When Mike Patton started the Ipecac label in 1999, I was excited. So excited, in fact, that I decided to collect every album the label released. Of course, I didn't count on their prolific output or their tendency to put out records by bands I couldn't care less about. So, I got through IPC-6, at which time they released a Kid606 record as IPC-7 and I promptly gave up. I'm usually not defeated so easy, but I had looked ahead to their scheduled releases and it wasn't going to get any better.
This is relevant to the album at hand because this CD is IPC-5, sandwiched neatly between the final two parts of the Melvins Trilogy that was released around the same time. If you're not familiar with The Kids of Widney High, you can read about them here. The condensed version for the lazy amongst you: they're a group of mentally challenged students from a special education school in L.A. who write and record songs they have written, with assistance from their educators, who are well-trained musicians.
Mike Patton has long been a fan of the group; in fact, I remember him mentioning them in the late 80's, in a year-end list he put together for Spin (I think) magazine. It's worth mentioning that his adoration for the group appeared devoid of irony - lest you be thinking he's poking fun at them in some way. So, anyone familiar with Patton wasn't too surprised when this was slated as being one of the early Ipecac releases.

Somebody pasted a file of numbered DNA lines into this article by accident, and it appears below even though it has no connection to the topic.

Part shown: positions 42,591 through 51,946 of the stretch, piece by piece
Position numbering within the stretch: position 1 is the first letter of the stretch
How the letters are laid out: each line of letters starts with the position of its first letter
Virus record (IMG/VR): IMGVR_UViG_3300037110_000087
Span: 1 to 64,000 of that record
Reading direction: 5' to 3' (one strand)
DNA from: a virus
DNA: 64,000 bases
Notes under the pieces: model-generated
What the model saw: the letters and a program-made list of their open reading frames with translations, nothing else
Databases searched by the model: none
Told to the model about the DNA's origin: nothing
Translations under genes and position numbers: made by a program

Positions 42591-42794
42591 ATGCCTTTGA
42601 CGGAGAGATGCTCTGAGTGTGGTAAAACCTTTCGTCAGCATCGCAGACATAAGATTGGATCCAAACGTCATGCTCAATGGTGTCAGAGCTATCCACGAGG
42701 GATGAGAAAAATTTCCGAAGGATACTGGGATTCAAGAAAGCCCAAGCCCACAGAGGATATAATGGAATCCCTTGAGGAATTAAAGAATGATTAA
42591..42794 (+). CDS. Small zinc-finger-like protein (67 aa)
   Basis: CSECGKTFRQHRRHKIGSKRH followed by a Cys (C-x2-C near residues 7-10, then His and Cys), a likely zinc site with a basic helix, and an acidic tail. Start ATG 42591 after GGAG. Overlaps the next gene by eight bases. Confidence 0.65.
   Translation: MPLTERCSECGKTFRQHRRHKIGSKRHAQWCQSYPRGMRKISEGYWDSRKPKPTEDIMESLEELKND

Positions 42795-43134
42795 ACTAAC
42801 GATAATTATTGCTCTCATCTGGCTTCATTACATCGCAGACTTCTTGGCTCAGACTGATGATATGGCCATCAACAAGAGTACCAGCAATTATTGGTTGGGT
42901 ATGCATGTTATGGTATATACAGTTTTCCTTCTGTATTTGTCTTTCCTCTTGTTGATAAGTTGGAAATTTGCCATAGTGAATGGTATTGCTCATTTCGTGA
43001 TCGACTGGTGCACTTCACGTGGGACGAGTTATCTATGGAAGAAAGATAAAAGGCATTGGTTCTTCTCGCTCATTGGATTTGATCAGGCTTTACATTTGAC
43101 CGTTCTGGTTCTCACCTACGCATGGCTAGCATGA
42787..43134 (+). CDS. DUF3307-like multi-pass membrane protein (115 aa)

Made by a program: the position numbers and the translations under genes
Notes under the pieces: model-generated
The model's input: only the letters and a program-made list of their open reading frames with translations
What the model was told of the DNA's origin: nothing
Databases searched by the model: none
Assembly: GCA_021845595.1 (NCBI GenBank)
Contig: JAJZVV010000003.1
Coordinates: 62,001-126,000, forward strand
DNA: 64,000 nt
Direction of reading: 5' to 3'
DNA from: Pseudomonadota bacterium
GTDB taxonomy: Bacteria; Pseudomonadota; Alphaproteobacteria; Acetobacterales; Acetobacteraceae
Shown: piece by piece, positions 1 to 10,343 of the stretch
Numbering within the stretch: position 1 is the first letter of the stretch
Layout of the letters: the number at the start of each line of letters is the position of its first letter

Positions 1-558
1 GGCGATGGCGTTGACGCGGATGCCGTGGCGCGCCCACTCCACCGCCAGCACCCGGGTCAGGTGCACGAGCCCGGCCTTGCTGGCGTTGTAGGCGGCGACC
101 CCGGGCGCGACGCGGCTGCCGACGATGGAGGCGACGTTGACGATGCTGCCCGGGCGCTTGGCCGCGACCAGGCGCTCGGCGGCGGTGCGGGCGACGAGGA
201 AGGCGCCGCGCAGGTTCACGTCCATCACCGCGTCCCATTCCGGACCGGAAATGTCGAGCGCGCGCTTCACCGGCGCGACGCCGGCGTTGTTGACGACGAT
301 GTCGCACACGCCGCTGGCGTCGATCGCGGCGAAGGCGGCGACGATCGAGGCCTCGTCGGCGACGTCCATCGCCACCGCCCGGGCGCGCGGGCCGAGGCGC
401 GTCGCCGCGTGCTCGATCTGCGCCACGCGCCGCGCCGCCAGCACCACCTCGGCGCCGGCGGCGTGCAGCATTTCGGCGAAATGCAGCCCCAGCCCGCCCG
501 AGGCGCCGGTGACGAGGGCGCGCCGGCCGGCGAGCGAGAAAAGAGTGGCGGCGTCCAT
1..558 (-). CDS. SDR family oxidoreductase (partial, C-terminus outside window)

The album is, of course, a bit of a novelty, but it makes for a fun listen. Songs like "Pretty Girls" and "Every Girl's My Girlfriend" are the highlights, with their brutally honest assessment of love from afar. There's also some dance-y synth numbers, and even a Christmas track.
Ultimately, I will always remember The Kids of Widney High as the people my brother and I rung in the new millennium with. We had taken a trip to San Francisco to celebrate New Year's Eve 1999 at a show featuring Fantômas, NoMeansNo, the Melvins, and Mr. Bungle. The Kids opened the show, and it was fantastic to watch. Most of the crowd didn't know what to make of it, and the group really had their performance down. It elicited an odd response from the crowd, but nothing rude, thankfully.
After they were done, The Kids ended up out in the audience, milling about as a large group. When Mr. Bungle took the stage as the clock approached midnight, The Kids and their band were all grouped right around my brother and I. The lights went down, we counted in the new year, balloons descended from the rafters, and we spent the first moments of the year 2000 in downtown San Francisco watching The Kids of Widney High blowing on noisemakers and hollering in celebration.
I could have never predicted it in a million years, but it was a great way to usher in the 2000s.